Trails are invaluable assets to any community, and when it comes to procuring funding, building coalitions, providing the best trail access, and more, trail research is one of the best tools available for showing that worth.
Research and data on trails are critical to show the impact and benefits of trails. The trails community is witnessing unprecedented growth and a shift in leadership away from Federal agencies, toward foundation and private investment driving trail development. These growing efforts would benefit from sound analyses and aggregation of trail-related data and information to define how trails impact America. This highlights the need to develop the tools that allow a dynamic trail community to come together, professionalize and standardize, document our value and impact, and articulate this value and impact to public leaders, the outdoor industry, and other industries that unwittingly benefit from trails.
There is a perception that trails just exist. If we do not help our decision makers, investors, and citizens understand that trails are critical infrastructure requiring consistent, ongoing funding and maintenance, they will simply disappear or degrade over time. We must make it apparent to citizens, leadership, and investors that trails improve the quality of life for all Americans.
Recent data from the Department of Commerce’s Bureau of Economic Analysis (BEA) calculated that outdoor recreation generated $734 billion in economic activity in 2016, surpassing other sectors such as agriculture, petroleum and coal. Outdoor recreation makes up 2.2% percent of U.S. GDP, supports 5.2 million jobs and is growing faster than the economy as a whole. According to the Outdoor Industry Association, trail centered activities directly generate over $594 billion and nearly 3.5 million jobs. We know that on federally managed land, outdoor recreation contributes more than $64.6 billion to the national economy and supports more than 623,000 jobs annually, but we don’t even know the economic impacts of State and local trail-focused outdoor recreation. It could be huge!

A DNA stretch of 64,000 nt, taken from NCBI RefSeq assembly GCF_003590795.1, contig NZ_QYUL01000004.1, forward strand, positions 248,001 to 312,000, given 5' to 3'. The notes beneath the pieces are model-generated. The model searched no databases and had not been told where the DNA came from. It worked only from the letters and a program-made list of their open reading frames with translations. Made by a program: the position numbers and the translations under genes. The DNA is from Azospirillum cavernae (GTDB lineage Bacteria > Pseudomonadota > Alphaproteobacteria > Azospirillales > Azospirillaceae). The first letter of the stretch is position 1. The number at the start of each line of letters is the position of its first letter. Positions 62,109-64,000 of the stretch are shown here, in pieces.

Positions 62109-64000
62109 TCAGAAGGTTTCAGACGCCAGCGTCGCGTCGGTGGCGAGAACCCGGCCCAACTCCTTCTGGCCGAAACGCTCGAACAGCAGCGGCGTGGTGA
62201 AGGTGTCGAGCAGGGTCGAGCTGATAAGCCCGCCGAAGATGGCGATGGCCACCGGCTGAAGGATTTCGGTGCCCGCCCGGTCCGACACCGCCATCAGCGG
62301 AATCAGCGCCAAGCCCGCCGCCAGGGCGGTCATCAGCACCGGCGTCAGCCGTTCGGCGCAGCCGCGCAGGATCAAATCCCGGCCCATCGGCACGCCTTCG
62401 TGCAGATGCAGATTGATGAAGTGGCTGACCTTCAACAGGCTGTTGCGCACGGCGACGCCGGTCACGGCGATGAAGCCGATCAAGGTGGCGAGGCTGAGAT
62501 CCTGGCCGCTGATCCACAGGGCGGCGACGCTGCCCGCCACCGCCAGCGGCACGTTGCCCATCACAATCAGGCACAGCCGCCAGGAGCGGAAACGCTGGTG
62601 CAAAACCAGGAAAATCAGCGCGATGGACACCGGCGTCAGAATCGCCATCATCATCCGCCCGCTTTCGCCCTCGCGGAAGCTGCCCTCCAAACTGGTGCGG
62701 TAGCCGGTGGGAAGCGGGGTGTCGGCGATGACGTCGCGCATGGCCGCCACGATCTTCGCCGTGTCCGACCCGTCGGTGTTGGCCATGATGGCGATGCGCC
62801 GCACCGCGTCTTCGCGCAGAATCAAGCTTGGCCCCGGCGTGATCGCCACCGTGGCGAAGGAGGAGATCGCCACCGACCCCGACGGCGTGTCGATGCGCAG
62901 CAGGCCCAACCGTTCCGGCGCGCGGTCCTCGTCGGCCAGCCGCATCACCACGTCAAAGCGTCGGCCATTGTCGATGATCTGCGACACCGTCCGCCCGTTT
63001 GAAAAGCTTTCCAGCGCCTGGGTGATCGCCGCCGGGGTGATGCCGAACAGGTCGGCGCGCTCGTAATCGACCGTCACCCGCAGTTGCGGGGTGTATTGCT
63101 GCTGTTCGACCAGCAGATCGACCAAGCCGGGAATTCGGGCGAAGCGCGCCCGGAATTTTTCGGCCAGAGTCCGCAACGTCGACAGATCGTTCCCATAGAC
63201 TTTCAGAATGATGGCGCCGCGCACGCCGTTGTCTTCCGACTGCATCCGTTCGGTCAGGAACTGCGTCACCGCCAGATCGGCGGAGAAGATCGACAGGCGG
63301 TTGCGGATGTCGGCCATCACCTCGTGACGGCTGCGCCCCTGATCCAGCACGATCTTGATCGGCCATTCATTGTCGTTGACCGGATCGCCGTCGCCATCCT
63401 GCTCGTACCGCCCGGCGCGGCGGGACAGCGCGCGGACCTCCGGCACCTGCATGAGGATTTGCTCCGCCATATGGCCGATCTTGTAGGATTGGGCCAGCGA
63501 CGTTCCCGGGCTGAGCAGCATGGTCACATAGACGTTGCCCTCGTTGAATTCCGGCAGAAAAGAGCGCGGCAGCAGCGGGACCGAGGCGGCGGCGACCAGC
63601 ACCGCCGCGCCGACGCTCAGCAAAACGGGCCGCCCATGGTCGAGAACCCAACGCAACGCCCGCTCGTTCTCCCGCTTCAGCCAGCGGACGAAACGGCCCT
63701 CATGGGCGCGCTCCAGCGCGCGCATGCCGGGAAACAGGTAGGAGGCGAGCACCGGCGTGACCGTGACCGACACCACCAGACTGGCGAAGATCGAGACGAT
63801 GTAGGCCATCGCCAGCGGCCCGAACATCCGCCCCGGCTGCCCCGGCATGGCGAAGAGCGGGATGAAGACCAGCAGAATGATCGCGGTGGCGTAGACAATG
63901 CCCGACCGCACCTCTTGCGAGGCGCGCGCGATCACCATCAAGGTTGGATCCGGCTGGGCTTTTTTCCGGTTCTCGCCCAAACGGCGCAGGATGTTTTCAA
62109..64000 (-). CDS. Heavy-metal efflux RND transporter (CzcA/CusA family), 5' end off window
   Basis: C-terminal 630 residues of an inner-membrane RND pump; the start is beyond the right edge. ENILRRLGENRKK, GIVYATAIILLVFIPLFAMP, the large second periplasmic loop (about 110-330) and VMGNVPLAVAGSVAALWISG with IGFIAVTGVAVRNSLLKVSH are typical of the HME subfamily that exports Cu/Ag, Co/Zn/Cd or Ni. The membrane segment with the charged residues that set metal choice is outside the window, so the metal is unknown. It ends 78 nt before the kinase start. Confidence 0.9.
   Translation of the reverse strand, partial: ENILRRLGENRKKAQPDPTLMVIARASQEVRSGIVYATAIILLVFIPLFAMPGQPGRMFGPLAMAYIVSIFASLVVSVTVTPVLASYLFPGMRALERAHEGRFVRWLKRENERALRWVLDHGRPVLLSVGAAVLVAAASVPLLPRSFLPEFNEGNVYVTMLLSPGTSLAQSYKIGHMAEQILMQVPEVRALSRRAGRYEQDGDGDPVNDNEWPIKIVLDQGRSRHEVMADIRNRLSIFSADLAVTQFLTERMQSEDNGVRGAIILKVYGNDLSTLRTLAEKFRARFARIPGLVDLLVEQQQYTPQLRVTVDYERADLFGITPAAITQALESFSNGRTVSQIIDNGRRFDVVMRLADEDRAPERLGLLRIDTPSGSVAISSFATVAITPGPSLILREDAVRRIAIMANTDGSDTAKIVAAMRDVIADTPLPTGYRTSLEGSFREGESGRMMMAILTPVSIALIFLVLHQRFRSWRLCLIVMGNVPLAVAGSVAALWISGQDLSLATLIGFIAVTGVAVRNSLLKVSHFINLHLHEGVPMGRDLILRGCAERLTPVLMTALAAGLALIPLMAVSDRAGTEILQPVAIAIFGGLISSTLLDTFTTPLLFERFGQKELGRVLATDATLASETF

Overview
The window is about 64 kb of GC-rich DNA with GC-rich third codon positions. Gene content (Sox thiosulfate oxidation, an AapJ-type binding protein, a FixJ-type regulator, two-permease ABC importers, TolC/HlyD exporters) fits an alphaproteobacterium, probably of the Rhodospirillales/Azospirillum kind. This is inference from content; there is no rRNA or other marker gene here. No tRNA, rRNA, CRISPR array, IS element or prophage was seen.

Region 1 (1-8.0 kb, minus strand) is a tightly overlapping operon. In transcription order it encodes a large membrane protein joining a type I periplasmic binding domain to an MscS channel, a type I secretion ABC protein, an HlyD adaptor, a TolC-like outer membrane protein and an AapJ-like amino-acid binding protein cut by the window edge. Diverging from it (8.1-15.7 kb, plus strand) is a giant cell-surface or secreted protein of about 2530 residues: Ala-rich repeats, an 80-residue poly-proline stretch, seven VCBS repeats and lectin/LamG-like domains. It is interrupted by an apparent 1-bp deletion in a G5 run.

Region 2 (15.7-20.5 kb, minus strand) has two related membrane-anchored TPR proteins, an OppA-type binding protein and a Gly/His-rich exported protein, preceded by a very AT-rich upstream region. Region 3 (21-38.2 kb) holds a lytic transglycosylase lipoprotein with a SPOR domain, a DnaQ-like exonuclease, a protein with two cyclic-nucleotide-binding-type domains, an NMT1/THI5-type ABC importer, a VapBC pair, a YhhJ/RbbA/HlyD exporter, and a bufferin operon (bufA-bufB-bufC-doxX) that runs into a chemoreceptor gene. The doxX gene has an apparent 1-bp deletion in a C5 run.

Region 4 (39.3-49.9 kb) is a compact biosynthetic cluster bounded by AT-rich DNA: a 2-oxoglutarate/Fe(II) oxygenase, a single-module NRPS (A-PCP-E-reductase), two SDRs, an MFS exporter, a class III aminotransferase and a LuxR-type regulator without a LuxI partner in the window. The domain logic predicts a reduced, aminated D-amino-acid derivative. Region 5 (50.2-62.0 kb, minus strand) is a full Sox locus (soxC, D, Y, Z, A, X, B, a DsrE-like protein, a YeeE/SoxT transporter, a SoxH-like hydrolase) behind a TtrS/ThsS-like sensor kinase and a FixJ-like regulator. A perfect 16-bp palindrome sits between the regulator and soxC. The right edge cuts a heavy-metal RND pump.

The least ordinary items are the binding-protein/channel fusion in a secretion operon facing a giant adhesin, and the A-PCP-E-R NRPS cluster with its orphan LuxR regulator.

Trails and trail systems are in constant flux; we need to track these changes to stay current and to leverage the historical context of trails. Identifying ways to share the burden of staying current while retaining relevancy and connectivity to users, user communities, and trails managing agencies will be key to the success of trail research programs. Below are 5 key ways that coordinated research can help to build a strong trails community.
1) Research helps us create better access to trails for more people. Currently research is playing a big role in making natural surface trails more accessible for people with disabilities. One example is an ongoing study from the Oregon Institute of Technology using naturally occurring volcanic ash mixed with cement or lime to create a firm and stable surface for wheelchairs. Research such as this can help make more environmentally friendly trail surfaces that are available to all trail users. Research can also make trails more economically feasible for some communities, while still making sure the trails will be accessible to all.
2) Research showing the benefits to trail adjacent businesses can be used to make business owners into trail advocates. Strong united voices can make all the difference when fighting for more and better trails, and bringing business owners into the fold can amplify those voices to policy makers. The Continental Divide Trail Coalition commissioned a study in 2019 in which small business owners along the trail resoundingly agreed that the trail is vital to their operations. Providing studies such as this directly to business owners can convince them to invest their time, energy, and financial support into creating more trails.